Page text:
A Date To Remember
One of those articles is by Lawrence Sherman who writes about a variety of patriotic covers that were prepared on December 7, 1941.
Sherman pens, "Seventy years ago America was stunned, grieving, and angry. The Pearl Harbor attack on December 7, 1941 killed more than 2,400 men, crippled the United States Pacific Fleet, and opened the way for Japanese conquests ranging to the borders of India, the Aleutian Islands, and the threshold of Australia. The spur of the attack never lost its sharp edge throughout the nearly four years of war that followed the date that has indeed lived on in infamy. This was reflected in the large number of illustrated envelopes that commemorated the event and memorialized those who had died. In the last weeks of 1941 U.S. event covers served as snapshots of the suddenly changed war picture."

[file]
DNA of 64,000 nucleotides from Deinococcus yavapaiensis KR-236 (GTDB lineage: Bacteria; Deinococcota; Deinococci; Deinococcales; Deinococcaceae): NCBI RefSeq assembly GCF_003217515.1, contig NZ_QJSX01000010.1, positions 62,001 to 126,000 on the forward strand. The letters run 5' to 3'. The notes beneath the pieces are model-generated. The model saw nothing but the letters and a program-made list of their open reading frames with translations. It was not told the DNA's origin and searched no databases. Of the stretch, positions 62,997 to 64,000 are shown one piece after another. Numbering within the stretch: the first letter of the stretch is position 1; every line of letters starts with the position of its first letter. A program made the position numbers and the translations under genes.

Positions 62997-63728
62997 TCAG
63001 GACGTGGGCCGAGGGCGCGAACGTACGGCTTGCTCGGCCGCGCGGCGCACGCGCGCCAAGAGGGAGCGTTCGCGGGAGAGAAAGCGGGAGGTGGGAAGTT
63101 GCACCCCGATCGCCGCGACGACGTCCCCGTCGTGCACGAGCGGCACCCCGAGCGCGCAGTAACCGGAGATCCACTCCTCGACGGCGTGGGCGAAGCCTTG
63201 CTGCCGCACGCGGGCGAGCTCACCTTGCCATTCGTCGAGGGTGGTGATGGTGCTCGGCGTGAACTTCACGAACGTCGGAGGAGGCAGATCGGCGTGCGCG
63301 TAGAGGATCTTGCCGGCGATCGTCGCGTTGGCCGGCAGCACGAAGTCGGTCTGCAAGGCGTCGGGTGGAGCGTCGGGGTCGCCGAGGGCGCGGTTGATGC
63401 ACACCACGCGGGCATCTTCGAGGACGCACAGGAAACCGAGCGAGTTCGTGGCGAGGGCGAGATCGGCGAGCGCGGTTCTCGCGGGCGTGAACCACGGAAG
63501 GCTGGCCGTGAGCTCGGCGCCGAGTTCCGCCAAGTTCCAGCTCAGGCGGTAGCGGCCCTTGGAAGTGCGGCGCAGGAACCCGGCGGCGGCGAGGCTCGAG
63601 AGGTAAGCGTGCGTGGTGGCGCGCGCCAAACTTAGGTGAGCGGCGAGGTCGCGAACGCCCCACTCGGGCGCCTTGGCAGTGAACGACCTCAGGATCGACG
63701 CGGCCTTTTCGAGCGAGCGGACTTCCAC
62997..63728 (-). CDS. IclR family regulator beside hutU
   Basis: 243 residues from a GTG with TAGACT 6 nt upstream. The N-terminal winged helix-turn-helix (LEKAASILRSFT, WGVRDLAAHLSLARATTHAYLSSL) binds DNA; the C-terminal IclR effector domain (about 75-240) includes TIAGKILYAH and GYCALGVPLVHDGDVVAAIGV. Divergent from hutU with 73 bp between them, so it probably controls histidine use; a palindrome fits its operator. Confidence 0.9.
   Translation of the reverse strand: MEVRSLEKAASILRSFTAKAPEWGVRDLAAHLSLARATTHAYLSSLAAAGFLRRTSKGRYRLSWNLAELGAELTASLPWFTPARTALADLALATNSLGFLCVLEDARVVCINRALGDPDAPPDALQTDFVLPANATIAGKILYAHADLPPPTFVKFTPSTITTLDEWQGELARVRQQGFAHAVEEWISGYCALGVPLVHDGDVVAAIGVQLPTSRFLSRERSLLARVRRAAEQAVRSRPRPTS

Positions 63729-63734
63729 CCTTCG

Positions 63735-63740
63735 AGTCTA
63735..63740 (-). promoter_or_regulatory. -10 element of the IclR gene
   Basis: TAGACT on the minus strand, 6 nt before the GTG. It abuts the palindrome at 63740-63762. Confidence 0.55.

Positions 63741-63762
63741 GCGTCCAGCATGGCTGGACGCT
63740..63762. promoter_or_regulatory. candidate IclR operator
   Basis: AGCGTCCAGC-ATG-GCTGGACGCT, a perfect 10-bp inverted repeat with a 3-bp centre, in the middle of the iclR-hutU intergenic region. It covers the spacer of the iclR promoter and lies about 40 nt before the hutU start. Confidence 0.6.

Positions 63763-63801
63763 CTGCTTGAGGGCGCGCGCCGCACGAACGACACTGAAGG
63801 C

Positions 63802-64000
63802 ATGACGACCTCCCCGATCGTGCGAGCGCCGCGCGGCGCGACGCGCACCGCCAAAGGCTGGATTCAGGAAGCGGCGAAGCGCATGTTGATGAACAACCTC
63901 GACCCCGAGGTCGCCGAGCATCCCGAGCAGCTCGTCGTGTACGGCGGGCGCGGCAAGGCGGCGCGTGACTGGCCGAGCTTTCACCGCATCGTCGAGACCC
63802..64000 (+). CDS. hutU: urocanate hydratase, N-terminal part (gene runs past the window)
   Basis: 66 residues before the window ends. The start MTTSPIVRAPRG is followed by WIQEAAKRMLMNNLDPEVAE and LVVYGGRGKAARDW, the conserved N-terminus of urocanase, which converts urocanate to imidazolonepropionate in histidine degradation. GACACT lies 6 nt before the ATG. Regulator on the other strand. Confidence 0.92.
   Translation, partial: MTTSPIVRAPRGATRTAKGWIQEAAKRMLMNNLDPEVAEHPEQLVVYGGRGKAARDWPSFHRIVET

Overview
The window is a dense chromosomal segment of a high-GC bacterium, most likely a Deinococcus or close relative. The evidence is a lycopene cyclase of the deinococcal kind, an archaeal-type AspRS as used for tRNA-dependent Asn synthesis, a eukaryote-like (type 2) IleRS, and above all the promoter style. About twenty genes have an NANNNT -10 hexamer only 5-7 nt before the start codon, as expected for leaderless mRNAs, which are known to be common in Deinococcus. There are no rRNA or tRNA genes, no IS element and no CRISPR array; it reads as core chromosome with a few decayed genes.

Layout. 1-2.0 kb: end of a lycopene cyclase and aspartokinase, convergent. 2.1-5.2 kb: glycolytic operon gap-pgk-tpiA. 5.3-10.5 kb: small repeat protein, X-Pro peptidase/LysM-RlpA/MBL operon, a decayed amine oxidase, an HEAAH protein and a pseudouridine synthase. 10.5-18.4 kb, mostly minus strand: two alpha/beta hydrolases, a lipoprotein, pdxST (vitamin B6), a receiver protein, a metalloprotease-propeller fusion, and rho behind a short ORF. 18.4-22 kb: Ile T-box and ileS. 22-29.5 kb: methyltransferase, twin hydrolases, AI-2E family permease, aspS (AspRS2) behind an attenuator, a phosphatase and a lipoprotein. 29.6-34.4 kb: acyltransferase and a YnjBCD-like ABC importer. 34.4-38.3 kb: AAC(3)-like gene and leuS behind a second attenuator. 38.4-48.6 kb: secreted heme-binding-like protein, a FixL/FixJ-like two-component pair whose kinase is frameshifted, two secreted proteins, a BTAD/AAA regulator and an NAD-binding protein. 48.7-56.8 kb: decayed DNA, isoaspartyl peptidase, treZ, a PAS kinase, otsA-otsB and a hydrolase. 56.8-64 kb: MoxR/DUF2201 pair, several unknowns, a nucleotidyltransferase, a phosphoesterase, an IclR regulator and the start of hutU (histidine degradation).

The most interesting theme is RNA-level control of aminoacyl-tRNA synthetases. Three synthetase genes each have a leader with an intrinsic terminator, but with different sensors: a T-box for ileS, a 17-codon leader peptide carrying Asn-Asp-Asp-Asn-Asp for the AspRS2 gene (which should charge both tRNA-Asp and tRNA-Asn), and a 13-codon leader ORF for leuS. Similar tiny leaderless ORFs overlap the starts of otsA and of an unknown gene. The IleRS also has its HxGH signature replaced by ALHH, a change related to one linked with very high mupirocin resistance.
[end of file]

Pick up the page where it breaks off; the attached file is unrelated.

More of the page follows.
He goes on to say, "A few covers were legitimately canceled on the day of the attack. However, it was a Sunday, post offices were closed to patrons, and there was little opportunity to have envelopes properly postmarked.
"A few enterprising individuals responded immediately to the challenge. One was William J. Batura of Brooklyn, New York, who had been tracking wartime events during the time of U.S. neutrality. Batura prepared a cover containing a printed special delivery cachet, franked the mail with a blue 16-cent air mail special delivery stamp of 1934 (Scott CE1), and sent the envelope“Via Air Mail / Special Delivery” to himself. He succeeded in having it machinecanceled in Washington, DC, the evening of December 7. Receiving marks on the back indicate the envelope arrived at the Ridgewood Station, Brooklyn, at 10 the next morning. Presumably, Batura added his hand-lettered announcement of the Pearl Harbor attack once the speedy missive was delivered."
To read the entire piece, click here.